## PHASE LEAD OF THE BED SHEAR STRESS TO THE FREE STREAM VELOCITY OF ASYMMETRIC WAVESichd2016 Tracking Number 157 Presentation: Session: Linear and-linear waves III Room: Room 1 Session start: 10:30 Wed 21 Sep 2016 zhoujf@imech.ac.cn Jifu ZhouAffifliation: ysh@bwsti.com Shuhui YangAffifliation: Topics: - Linear and non-linear waves and current
Abstract:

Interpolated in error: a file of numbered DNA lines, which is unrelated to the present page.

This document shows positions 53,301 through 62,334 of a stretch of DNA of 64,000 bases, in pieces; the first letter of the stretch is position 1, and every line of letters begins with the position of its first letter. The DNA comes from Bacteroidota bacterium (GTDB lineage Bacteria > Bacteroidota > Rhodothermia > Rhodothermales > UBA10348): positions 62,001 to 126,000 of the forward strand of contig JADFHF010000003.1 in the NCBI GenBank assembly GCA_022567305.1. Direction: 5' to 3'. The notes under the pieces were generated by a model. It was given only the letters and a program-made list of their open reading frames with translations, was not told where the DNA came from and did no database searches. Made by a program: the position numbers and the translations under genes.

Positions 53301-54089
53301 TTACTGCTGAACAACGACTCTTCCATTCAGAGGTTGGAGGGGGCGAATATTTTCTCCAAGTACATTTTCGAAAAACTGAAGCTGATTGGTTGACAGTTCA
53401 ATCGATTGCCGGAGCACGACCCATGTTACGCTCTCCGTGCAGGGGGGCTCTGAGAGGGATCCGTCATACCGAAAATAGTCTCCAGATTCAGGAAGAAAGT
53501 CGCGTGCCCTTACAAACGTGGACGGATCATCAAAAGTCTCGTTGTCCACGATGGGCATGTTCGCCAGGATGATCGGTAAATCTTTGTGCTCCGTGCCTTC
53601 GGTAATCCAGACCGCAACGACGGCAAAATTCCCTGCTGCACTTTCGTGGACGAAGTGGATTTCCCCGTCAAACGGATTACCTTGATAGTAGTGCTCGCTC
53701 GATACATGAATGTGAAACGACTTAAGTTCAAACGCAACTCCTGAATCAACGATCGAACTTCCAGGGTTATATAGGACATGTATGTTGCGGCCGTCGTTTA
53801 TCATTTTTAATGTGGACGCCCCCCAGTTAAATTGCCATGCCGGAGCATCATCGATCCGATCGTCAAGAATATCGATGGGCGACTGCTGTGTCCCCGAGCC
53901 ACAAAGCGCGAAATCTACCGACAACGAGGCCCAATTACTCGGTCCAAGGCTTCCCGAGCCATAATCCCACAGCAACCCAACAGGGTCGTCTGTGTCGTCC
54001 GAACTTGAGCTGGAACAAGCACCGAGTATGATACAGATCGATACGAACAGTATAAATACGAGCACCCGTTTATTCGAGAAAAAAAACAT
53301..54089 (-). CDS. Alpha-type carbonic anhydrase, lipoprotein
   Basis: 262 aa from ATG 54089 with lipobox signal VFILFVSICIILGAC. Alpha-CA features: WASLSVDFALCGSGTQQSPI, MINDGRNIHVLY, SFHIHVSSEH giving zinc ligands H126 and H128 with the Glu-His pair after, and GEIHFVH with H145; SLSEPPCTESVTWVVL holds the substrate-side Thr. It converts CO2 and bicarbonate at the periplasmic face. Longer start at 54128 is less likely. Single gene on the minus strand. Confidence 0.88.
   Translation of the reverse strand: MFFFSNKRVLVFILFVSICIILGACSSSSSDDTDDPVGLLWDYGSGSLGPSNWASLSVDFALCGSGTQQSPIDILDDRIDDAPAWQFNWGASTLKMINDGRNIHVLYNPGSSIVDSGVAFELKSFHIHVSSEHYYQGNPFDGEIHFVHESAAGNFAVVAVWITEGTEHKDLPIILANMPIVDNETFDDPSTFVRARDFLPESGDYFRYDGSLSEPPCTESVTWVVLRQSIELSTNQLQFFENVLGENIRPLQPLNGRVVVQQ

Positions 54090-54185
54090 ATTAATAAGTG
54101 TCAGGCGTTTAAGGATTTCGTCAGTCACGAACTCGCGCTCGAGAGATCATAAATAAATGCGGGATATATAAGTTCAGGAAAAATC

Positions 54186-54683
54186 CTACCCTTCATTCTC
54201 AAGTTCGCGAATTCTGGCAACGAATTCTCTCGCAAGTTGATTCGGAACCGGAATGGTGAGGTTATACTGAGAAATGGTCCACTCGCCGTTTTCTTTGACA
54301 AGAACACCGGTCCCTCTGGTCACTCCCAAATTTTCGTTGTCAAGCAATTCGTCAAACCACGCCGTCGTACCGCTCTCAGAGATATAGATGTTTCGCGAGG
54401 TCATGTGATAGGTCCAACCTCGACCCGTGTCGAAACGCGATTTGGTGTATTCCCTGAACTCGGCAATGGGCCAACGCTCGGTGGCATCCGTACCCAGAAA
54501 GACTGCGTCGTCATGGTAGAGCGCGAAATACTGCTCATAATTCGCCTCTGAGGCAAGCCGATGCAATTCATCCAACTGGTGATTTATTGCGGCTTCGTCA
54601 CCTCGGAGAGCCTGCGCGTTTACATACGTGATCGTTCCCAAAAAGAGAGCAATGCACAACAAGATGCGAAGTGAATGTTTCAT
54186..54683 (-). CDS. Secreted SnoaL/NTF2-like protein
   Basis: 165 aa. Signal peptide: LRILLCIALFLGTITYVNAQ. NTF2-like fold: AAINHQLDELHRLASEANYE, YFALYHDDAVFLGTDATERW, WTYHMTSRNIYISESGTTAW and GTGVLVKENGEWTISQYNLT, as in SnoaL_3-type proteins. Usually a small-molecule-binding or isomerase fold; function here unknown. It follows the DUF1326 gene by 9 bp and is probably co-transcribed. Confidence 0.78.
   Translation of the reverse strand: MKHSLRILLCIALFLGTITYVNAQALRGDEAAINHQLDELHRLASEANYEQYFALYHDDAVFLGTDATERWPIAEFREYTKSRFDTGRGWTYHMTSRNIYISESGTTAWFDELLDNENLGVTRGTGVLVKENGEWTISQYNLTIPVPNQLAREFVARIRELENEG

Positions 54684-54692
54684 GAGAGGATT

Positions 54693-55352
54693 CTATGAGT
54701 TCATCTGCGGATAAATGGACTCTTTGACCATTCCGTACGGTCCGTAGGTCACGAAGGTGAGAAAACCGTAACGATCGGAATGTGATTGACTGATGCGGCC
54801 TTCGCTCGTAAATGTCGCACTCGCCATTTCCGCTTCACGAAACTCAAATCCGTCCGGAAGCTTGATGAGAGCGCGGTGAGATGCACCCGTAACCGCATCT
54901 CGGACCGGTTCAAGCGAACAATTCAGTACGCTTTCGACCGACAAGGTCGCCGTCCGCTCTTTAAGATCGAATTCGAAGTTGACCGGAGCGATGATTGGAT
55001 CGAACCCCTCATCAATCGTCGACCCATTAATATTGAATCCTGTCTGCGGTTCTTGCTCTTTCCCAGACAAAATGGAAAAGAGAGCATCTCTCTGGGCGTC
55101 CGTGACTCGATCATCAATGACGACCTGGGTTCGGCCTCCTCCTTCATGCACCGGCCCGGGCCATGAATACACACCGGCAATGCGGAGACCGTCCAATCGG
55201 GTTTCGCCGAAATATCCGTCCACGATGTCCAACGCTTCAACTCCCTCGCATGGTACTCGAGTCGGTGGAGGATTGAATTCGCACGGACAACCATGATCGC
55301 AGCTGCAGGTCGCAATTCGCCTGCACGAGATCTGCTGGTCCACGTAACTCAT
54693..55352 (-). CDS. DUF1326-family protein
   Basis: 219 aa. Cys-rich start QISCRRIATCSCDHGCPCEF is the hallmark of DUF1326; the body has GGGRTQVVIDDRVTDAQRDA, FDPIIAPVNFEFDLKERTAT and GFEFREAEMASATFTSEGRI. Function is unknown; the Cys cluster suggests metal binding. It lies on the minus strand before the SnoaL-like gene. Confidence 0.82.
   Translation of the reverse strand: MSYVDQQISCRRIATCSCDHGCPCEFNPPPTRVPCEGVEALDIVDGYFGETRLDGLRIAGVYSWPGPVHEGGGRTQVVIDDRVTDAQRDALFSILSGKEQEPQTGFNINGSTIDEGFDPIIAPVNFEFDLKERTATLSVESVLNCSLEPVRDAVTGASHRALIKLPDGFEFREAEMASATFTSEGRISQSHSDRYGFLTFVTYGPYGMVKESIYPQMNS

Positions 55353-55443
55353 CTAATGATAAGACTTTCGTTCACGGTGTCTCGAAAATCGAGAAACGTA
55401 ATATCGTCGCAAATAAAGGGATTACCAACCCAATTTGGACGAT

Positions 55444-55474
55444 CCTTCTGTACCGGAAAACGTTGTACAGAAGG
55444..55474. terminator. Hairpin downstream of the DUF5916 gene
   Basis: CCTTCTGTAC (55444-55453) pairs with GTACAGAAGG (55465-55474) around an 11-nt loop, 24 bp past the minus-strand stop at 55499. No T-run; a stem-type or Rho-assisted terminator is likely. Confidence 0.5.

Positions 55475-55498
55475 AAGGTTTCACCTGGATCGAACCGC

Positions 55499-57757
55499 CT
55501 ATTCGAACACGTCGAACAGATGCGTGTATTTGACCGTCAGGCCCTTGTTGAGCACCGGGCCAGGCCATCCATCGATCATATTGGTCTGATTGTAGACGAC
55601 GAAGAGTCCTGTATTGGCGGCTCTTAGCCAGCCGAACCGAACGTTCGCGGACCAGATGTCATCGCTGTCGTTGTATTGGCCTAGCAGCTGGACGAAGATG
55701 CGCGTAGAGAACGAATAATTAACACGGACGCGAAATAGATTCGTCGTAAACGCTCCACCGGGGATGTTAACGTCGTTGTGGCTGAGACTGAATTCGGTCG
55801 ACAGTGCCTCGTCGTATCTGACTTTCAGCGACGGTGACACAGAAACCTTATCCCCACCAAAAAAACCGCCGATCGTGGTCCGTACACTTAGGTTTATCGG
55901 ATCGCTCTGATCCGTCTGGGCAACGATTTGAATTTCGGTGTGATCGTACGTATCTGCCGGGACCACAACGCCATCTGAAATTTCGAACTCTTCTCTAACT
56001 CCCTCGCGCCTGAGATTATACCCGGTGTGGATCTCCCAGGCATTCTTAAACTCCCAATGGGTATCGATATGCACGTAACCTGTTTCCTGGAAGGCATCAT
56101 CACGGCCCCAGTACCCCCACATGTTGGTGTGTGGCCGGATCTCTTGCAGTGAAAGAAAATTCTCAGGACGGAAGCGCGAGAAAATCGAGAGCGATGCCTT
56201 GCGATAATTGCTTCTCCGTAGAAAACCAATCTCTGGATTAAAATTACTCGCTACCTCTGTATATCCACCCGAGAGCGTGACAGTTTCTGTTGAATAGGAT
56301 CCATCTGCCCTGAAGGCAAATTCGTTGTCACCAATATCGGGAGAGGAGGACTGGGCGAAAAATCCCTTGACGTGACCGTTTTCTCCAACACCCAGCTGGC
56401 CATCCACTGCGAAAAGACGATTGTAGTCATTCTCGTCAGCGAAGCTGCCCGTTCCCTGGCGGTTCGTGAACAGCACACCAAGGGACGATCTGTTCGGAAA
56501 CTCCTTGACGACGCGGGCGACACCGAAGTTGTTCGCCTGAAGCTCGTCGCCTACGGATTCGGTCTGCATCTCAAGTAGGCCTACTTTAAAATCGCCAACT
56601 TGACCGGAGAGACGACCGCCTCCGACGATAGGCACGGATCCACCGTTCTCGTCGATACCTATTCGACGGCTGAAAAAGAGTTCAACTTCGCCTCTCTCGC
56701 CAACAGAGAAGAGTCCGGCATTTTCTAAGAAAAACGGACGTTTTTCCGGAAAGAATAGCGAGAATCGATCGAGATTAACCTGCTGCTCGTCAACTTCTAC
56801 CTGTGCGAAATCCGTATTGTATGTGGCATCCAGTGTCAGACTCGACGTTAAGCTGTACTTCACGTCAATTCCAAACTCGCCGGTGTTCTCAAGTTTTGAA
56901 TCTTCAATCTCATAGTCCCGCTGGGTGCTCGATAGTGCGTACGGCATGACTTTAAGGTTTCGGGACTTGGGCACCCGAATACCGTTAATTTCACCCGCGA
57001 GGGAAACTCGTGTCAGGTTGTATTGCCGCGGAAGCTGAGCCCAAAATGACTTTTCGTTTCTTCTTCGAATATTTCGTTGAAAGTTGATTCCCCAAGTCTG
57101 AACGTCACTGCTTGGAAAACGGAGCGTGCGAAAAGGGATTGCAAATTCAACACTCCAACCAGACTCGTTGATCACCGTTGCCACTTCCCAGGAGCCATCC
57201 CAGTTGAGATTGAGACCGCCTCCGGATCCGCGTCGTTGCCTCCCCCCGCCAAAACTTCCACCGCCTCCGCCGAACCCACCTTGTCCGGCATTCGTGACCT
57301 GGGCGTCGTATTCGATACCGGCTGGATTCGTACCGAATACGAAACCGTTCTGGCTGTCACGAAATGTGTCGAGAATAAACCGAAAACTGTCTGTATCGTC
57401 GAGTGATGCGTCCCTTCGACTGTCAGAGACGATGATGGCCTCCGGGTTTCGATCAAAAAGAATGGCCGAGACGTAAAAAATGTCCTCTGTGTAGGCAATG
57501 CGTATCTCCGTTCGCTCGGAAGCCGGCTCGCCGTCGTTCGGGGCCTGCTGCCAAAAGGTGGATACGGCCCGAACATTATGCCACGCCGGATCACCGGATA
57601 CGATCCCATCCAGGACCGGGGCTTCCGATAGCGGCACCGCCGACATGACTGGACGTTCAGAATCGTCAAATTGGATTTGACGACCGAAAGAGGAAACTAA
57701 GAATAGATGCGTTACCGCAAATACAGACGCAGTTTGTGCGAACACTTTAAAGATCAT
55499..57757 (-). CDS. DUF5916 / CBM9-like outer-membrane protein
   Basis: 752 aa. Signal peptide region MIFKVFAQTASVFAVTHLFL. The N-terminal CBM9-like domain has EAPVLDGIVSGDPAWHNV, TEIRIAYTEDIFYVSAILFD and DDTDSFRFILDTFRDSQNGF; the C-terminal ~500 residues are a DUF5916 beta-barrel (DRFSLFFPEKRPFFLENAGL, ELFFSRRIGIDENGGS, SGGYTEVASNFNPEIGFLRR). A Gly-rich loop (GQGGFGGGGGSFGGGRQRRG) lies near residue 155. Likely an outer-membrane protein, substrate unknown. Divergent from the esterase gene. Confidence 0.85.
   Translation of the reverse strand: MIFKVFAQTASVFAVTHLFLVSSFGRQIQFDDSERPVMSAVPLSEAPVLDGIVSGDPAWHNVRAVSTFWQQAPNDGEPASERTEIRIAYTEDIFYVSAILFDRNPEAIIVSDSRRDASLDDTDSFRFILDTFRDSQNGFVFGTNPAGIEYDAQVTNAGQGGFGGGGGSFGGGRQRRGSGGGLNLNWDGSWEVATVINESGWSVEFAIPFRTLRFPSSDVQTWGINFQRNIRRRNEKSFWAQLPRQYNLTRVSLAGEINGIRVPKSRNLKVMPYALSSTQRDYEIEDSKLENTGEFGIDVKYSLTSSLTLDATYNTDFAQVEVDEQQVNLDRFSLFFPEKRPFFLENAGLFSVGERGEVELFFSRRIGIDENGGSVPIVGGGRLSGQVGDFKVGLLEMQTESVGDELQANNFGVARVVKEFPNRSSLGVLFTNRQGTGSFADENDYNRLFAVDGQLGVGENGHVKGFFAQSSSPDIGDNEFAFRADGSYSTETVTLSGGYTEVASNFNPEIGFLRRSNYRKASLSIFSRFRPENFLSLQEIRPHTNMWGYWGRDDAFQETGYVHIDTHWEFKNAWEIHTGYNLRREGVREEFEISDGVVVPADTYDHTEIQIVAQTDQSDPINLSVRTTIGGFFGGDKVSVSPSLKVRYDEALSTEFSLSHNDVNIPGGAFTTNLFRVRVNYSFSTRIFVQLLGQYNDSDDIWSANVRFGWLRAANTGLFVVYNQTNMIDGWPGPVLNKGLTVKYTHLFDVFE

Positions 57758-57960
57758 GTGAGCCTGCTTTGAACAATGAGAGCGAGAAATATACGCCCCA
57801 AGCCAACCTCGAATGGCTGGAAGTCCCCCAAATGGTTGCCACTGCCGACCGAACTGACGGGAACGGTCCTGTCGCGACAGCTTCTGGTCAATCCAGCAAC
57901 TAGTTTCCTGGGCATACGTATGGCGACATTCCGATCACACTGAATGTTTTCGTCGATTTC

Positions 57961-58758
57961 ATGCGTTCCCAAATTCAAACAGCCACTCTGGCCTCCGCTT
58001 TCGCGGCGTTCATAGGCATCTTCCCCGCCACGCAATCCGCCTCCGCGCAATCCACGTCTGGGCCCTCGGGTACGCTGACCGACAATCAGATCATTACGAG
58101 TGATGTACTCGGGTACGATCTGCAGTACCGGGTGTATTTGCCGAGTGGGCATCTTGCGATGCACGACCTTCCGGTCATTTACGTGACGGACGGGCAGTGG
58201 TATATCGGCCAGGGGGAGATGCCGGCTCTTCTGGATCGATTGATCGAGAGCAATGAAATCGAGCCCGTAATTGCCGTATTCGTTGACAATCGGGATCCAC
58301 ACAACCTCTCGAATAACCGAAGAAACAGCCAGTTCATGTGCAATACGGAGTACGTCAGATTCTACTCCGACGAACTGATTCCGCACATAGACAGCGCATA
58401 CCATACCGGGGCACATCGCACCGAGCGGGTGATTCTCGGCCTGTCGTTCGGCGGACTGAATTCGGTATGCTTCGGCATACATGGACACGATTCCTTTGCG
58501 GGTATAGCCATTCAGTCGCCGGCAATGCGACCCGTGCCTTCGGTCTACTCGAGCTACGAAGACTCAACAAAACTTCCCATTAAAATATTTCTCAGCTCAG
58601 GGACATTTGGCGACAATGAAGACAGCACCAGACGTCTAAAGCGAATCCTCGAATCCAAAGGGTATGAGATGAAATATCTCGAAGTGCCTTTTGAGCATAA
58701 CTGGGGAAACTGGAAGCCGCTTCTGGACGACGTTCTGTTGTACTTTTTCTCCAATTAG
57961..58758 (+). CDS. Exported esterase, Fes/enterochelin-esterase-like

The phase lead of the bed shear stress to the free stream velocity of water waves is of significant importance for sediment transport in coastal areas (Nielsen and David, 2003; Dohmen-Janssen et. al., 2002). In case of linear or sinusoidal water waves, the phase lead is exactly 45° in laminar flow regime, and approximately 10° or so in fully turbulent flow regime (Jensen, et. al., 1989). However, water waves in coastal areas are generally nonlinear or asymmetric, exhibiting asymmetric velocity profiles with different amplitudes of crest and trough, or/and different acceleration and deceleration periods in half a wave cycle (Tanaka, 1998). The phase lead of the bed shear stress to the free stream velocity of these nonlinear or asymmetric water waves is not understood. To reveal the phase lead, we have proposed to use an infinite immersed horizontal plate oscillating non-harmonically in its own plane in a quiescent water to simulate asymmetric wave boundary layers, and have established a large eddy simulation model to manifest the flow characteristics of asymmetric wave boundary layers. We have verified the model by analytical velocity profiles and bed shear stresses of laminar flow under cnoidal waves, experimental results of intermittent turbulent flow under asymmetric waves, and experimental results of fully turbulent flow under sinusoidal waves. We further investigate the behavior of the bed shear stress under cnoidal waves and forth-leaning waves. Particular attention is drawn to the phase lead of the bed shear stress to the free stream velocity at high Reynolds number never studied. The results show that the behavior of the bed shear stress is very much different from that of linear waves. The peak phase lead (the phase lead of the maximum shear stress over the maximum value of the free-stream velocity) and the trough phase lead (the phase lead of the minimum shear stress over the minimum value of the free-stream velocity) are different. We have revealed the dependences of the peak and trough phase leads on the asymmetric degree and the velocity-leaning index. |